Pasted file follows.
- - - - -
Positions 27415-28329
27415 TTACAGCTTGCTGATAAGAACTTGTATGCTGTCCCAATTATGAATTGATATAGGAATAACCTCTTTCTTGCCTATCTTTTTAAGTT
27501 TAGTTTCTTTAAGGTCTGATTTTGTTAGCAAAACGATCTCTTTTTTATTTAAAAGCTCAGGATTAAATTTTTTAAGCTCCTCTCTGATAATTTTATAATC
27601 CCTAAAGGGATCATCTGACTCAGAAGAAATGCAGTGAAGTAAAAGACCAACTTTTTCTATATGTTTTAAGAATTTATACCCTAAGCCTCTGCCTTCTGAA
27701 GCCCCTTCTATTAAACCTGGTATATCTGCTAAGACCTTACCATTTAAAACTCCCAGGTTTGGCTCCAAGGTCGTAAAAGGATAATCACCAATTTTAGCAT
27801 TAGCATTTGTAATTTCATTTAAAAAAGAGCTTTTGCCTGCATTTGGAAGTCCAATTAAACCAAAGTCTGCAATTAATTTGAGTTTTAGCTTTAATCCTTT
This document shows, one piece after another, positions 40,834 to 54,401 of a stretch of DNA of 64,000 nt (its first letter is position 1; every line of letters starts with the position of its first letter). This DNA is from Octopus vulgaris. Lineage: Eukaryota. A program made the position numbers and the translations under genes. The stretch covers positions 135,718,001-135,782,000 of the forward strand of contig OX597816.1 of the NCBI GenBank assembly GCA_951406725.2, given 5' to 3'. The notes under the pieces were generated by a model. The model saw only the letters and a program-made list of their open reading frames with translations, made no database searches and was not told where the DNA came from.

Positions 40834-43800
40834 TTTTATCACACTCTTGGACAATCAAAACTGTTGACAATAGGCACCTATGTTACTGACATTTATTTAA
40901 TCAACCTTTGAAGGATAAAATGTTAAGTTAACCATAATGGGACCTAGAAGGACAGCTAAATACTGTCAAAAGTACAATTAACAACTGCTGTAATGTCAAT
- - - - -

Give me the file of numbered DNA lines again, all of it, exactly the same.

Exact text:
Positions 27415-28329
27415 TTACAGCTTGCTGATAAGAACTTGTATGCTGTCCCAATTATGAATTGATATAGGAATAACCTCTTTCTTGCCTATCTTTTTAAGTT
27501 TAGTTTCTTTAAGGTCTGATTTTGTTAGCAAAACGATCTCTTTTTTATTTAAAAGCTCAGGATTAAATTTTTTAAGCTCCTCTCTGATAATTTTATAATC
27601 CCTAAAGGGATCATCTGACTCAGAAGAAATGCAGTGAAGTAAAAGACCAACTTTTTCTATATGTTTTAAGAATTTATACCCTAAGCCTCTGCCTTCTGAA
27701 GCCCCTTCTATTAAACCTGGTATATCTGCTAAGACCTTACCATTTAAAACTCCCAGGTTTGGCTCCAAGGTCGTAAAAGGATAATCACCAATTTTAGCAT
27801 TAGCATTTGTAATTTCATTTAAAAAAGAGCTTTTGCCTGCATTTGGAAGTCCAATTAAACCAAAGTCTGCAATTAATTTGAGTTTTAGCTTTAATCCTTT
This document shows, one piece after another, positions 40,834 to 54,401 of a stretch of DNA of 64,000 nt (its first letter is position 1; every line of letters starts with the position of its first letter). This DNA is from Octopus vulgaris. Lineage: Eukaryota. A program made the position numbers and the translations under genes. The stretch covers positions 135,718,001-135,782,000 of the forward strand of contig OX597816.1 of the NCBI GenBank assembly GCA_951406725.2, given 5' to 3'. The notes under the pieces were generated by a model. The model saw only the letters and a program-made list of their open reading frames with translations, made no database searches and was not told where the DNA came from.

Positions 40834-43800
40834 TTTTATCACACTCTTGGACAATCAAAACTGTTGACAATAGGCACCTATGTTACTGACATTTATTTAA
40901 TCAACCTTTGAAGGATAAAATGTTAAGTTAACCATAATGGGACCTAGAAGGACAGCTAAATACTGTCAAAAGTACAATTAACAACTGCTGTAATGTCAAT